How was the process of developing the cover for such a genre defying book? Was there a clear goal in mind?

It’s actually really refreshing to work on something that is so difficult to categorise – so many of the covers we work on have, to some degree, to conform to the conventions of the book’s genre. The cover for Ocean At The End Of The Lane was very much a blank canvas, and a very open brief. That can be quite scary for a designer, and certainly at the outset there was some anxiety that I wouldn’t be able to come up with any ideas, but reading the manuscript, the book is so rich in imagery I needn’t have worried. As with many of Neil’s books, though rooted in reality, magic permeates through the story and I knew I wanted to make a cover that somehow combined this sense of the strange with the everyday, the difficulty being how to portray these contradictory qualities without giving too much away, or being too descriptive.

How was the author involved? Was there some back and forth conversation with Neil Gaiman, any ideas or suggestions?

Neil has a very open-minded approach to his covers – allowing us pretty much free reign to explore ideas and to see what we come up with. Once we’d got some ideas that we liked we sent them through to Neil and between us we pretty quickly settled on a version of the final cover. From there it was just a case of refining the details.

Do you have pictures of earlier designs?

We actually got to the final cover quite quickly – there were a few other ideas that we tried (see below) but quite early on in the process I stumbled across the image of the diving boy taken by the very talented photographer Hengki Koentjoro, which I felt worked perfectly – dark and mysterious with a suggestion of travelling from one world to another.

Ocean_roughs_Page_1   Ocean_roughs_Page_2

Ocean_roughs_Page_3   Ocean_roughs_Page_4

From your experience, does the publisher have the final say regarding the design of the book, or does the designer have free reign?

It should be, and usually is, a very collaborative process. I work as part of a team of in house designers working for the publisher, so every cover we work on there’s a constant dialogue, sharing ideas between ourselves, the author, editor as well as the sales and marketing teams, so whilst ultimately the publisher and author have the final say, usually what we end up with is something that we’ve agreed on collectively.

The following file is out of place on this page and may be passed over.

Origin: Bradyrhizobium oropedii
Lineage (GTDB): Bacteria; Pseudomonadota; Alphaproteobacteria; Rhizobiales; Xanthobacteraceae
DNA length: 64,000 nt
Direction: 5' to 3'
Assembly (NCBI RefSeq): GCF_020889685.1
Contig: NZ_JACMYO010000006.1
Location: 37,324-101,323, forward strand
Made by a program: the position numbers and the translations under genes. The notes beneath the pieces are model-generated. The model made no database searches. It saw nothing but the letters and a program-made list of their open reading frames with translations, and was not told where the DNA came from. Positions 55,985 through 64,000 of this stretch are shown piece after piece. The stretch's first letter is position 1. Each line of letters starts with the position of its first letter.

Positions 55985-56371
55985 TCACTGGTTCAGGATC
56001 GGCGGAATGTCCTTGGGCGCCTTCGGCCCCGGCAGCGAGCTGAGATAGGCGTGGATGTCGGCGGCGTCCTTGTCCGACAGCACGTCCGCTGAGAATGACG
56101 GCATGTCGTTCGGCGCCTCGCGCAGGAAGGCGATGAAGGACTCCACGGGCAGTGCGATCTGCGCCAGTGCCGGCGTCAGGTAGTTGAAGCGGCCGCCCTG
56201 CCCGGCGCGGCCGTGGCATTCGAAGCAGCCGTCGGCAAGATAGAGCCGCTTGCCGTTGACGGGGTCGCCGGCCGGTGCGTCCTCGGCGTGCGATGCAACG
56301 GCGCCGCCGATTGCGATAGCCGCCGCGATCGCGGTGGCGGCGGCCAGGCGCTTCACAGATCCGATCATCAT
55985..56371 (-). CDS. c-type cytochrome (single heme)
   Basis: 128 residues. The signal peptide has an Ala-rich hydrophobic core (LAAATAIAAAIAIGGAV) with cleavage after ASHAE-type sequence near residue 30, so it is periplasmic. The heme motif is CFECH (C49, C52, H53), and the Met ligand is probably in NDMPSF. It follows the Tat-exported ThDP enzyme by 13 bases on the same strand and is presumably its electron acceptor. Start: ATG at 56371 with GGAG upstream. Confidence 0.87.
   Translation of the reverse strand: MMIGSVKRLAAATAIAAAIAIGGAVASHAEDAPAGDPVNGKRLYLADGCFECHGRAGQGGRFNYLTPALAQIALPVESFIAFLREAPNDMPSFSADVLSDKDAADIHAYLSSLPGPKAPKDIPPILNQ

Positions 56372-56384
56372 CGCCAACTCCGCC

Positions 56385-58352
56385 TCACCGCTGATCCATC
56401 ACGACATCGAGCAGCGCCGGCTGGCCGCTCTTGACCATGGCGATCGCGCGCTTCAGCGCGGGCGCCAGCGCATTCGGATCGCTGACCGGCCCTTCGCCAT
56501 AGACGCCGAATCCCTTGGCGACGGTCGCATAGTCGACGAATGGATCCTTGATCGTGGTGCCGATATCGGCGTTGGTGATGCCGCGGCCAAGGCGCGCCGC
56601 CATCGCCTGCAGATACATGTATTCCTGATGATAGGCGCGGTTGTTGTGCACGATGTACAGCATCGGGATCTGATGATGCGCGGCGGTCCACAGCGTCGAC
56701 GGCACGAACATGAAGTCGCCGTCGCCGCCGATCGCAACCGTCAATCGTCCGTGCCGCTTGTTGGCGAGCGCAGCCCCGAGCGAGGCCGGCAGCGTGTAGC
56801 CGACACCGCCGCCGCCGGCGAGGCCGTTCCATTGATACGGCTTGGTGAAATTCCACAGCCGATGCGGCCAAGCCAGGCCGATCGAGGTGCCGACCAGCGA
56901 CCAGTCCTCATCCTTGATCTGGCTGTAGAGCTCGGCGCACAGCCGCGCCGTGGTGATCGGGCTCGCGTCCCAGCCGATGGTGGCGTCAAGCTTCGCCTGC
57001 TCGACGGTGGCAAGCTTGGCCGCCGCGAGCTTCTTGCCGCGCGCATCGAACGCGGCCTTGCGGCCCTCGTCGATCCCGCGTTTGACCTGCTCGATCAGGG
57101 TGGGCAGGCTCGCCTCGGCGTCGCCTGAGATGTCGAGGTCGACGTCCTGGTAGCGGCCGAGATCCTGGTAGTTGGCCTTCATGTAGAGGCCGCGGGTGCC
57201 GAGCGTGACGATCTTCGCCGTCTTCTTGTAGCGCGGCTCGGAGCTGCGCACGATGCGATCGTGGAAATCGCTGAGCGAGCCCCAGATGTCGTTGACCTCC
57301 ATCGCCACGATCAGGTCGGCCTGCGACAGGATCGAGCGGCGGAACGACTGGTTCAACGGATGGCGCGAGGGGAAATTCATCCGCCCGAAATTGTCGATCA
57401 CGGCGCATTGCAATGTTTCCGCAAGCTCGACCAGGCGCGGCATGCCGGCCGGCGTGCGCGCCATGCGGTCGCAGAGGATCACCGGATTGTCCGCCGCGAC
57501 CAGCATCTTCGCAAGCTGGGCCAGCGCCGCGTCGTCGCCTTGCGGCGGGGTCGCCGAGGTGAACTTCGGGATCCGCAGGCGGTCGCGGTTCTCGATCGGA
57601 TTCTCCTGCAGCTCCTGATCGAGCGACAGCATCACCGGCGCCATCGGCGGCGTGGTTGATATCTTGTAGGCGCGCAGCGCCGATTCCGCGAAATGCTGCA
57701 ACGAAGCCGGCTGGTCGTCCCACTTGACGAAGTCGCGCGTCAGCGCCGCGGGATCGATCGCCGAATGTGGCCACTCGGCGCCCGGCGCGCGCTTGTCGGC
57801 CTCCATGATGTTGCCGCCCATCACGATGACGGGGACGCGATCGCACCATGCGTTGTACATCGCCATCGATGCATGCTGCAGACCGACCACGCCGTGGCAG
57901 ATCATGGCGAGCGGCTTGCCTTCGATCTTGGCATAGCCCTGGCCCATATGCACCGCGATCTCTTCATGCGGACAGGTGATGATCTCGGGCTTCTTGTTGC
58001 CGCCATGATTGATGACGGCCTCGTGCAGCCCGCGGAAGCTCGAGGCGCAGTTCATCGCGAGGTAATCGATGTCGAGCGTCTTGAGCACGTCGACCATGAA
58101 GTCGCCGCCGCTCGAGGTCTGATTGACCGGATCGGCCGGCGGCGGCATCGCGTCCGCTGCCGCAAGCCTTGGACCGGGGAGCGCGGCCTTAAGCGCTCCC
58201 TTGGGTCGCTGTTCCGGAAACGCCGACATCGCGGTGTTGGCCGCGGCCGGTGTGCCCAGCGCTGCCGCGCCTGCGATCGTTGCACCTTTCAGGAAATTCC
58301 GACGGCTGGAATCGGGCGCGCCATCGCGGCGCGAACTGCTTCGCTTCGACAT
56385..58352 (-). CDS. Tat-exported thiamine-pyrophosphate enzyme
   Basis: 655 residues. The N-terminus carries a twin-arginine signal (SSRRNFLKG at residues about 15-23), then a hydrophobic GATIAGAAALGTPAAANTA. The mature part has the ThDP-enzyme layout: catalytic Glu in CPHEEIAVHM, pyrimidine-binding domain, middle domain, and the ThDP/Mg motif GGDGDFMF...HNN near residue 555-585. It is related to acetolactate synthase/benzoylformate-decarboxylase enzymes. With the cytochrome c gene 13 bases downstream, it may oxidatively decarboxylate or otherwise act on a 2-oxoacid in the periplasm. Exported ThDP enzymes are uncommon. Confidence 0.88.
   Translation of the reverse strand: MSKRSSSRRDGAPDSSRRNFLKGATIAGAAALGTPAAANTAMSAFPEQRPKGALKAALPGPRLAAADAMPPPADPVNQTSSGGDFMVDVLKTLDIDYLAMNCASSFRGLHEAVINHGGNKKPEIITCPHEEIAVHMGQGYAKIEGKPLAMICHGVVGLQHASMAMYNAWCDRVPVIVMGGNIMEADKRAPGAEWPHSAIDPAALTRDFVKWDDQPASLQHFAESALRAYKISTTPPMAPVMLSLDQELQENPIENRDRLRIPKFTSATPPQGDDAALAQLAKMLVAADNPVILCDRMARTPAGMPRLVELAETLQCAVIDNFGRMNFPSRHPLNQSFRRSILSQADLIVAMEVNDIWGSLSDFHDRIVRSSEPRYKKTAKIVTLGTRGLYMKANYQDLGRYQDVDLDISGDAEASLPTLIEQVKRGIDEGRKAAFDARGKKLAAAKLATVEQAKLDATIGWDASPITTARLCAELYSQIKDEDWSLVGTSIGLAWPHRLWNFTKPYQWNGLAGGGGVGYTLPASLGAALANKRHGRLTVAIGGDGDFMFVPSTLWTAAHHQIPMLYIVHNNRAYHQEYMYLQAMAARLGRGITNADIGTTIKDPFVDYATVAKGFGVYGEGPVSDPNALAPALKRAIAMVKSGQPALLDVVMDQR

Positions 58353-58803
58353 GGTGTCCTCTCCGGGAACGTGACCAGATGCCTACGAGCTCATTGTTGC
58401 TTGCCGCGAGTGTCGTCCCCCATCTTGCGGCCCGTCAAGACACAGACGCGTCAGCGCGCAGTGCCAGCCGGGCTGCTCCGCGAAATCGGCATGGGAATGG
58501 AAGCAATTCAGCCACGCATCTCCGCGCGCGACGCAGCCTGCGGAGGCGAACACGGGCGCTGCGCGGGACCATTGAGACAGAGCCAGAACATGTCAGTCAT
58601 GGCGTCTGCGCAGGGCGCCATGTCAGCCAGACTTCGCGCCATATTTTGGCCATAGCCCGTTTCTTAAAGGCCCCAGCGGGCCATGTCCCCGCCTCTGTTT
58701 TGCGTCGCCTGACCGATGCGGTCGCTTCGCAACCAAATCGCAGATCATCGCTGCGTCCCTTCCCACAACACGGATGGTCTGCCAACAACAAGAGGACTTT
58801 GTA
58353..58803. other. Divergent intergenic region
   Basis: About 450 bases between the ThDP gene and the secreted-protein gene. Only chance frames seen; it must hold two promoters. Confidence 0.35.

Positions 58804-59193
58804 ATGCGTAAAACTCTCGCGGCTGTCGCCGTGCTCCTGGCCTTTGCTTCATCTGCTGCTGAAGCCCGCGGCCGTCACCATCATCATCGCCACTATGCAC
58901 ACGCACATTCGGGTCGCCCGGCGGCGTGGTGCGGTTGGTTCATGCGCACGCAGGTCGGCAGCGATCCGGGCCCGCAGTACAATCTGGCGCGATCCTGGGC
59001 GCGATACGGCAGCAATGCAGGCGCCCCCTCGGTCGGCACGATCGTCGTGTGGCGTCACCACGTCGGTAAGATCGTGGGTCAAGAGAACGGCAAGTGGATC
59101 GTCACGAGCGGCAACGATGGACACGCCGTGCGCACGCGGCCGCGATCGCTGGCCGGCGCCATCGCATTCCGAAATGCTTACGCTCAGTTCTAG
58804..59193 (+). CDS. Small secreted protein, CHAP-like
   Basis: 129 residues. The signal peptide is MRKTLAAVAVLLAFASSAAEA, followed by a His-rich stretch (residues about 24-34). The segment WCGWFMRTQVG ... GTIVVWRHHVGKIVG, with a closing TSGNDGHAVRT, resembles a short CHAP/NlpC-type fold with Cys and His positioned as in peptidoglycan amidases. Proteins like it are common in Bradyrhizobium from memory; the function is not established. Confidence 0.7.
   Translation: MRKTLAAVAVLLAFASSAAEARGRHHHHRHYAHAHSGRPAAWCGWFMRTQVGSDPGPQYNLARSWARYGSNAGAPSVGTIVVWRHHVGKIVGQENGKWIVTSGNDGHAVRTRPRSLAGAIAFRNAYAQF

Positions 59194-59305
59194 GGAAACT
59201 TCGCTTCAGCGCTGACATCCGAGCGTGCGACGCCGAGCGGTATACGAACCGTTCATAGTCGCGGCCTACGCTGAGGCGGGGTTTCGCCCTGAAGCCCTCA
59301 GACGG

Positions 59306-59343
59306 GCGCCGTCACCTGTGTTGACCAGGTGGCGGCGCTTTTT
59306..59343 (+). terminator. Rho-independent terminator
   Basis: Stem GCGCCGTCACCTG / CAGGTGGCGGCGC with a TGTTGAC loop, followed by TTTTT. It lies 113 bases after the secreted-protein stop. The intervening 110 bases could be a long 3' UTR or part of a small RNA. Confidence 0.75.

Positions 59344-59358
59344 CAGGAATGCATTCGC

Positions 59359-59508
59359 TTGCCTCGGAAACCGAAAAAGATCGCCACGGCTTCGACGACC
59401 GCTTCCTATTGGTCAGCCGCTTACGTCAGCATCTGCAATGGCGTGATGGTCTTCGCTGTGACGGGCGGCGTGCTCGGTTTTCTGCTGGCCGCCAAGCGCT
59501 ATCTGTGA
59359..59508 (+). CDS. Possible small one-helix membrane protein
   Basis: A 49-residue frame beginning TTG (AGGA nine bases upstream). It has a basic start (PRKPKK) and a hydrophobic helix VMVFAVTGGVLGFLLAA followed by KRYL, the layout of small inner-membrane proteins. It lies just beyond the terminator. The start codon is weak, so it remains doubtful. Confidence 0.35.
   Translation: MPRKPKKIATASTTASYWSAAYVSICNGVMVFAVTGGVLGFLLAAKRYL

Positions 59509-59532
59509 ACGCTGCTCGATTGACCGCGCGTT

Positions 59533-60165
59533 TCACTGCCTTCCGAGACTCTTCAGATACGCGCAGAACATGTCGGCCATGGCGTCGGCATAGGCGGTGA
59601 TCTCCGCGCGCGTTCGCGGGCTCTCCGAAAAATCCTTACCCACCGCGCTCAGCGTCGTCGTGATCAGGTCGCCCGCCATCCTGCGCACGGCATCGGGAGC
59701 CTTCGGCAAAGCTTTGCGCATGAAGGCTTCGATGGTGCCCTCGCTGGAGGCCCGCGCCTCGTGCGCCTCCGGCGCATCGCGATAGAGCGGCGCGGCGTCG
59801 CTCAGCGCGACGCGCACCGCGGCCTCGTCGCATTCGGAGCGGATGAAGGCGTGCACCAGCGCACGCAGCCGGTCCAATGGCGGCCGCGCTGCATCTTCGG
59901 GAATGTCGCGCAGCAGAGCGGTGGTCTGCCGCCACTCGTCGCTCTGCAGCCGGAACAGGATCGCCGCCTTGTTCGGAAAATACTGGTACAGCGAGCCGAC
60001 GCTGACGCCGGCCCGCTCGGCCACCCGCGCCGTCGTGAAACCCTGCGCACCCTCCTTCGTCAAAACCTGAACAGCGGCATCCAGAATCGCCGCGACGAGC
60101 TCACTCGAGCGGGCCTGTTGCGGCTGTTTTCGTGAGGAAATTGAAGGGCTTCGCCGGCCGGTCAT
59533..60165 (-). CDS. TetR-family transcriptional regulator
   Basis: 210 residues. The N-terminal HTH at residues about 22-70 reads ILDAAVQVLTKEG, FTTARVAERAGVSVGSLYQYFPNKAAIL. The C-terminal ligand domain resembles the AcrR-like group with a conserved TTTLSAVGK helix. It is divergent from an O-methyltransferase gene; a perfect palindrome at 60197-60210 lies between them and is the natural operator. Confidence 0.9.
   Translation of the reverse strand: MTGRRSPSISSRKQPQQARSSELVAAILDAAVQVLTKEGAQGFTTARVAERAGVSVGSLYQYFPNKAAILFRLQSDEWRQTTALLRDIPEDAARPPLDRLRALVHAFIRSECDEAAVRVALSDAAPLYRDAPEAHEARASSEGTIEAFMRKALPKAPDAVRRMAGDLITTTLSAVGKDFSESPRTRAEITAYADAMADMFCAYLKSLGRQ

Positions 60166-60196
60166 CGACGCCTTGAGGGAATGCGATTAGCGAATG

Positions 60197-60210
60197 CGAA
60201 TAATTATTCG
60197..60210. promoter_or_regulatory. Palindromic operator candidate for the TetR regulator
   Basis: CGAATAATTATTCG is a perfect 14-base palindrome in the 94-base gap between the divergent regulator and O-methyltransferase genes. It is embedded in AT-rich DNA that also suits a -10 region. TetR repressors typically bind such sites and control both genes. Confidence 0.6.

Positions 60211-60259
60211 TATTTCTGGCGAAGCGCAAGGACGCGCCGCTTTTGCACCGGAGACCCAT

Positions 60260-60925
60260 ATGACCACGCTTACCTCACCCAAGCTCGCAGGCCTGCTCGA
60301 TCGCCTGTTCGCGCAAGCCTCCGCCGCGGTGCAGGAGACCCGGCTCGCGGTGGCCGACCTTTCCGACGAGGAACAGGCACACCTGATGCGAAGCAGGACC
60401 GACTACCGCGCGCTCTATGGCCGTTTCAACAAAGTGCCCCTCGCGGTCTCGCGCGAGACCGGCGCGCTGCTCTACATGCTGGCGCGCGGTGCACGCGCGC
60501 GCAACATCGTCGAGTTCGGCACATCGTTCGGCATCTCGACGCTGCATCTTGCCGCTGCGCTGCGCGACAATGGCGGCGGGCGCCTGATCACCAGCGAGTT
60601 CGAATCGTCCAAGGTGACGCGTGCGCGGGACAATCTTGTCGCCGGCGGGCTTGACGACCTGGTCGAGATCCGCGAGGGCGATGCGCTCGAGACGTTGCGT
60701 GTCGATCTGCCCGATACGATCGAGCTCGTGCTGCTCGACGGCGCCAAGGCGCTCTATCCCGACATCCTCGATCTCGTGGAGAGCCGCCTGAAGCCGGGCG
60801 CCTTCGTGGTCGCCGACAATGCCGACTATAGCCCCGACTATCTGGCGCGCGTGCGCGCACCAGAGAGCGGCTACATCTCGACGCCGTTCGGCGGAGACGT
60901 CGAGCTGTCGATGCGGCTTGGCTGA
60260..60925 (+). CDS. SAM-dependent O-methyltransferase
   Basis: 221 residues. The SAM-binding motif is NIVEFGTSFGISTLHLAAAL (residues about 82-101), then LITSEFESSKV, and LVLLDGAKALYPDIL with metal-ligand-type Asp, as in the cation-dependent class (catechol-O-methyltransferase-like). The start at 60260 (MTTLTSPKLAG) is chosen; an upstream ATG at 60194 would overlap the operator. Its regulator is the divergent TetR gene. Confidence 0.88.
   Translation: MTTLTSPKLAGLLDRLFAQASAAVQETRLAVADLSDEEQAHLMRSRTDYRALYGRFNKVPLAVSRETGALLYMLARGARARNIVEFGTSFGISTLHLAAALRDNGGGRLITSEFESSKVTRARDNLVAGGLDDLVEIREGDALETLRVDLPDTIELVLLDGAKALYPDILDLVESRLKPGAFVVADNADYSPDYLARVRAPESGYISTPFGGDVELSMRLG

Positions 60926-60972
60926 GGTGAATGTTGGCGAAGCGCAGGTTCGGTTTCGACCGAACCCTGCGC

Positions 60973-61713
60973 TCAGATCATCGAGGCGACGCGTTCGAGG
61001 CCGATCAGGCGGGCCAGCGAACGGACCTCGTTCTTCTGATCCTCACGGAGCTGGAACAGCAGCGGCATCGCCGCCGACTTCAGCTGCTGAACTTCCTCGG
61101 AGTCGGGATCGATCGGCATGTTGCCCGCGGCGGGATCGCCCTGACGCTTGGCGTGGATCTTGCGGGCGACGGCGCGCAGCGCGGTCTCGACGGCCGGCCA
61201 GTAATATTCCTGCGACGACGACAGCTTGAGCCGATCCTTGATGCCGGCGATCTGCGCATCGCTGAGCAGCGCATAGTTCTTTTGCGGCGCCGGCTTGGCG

Was there anything particularly different or interesting about this book cover, interesting facts you’d like to share?

It was actually an unusually straightforward process in the end – the expectation, when working on covers for such high profile authors, is always that it’s going to take longer and be a more difficult process, but sometimes as in this case, an idea can stick surprisingly quickly. For me, though, this was a very special project to work on. Neil has always been one of my favourite authors, so having the opportunity to design a cover for his latest novel was, though daunting at first, a real privilege and an ambition fulfilled.

Finally, what are some of your favourite book covers, whether they’re recent or not?

That’s a tough one! So many great covers, that I like for so many different reasons.

I love covers by Alvin Lustig and Paul Rand’s classic American designs for books like Kafka’s Amerika and Nicholas Monseratt’s Leave Cancelled (respectively) – such clean and simple designs that feel as fresh now as when they were first published in the 1940s. In the same tradition, though much more recent, Jon Gray’s cover for Jonathan Safran Foer’s Extremely Loud and Incredibly Close is also one of my favourites.

    


Thank you Patrick for your time!

If you want to know more about Patrick’s work, you can follow him on Twitter! I hope you liked this interview, and here are some other examples of his book cover design.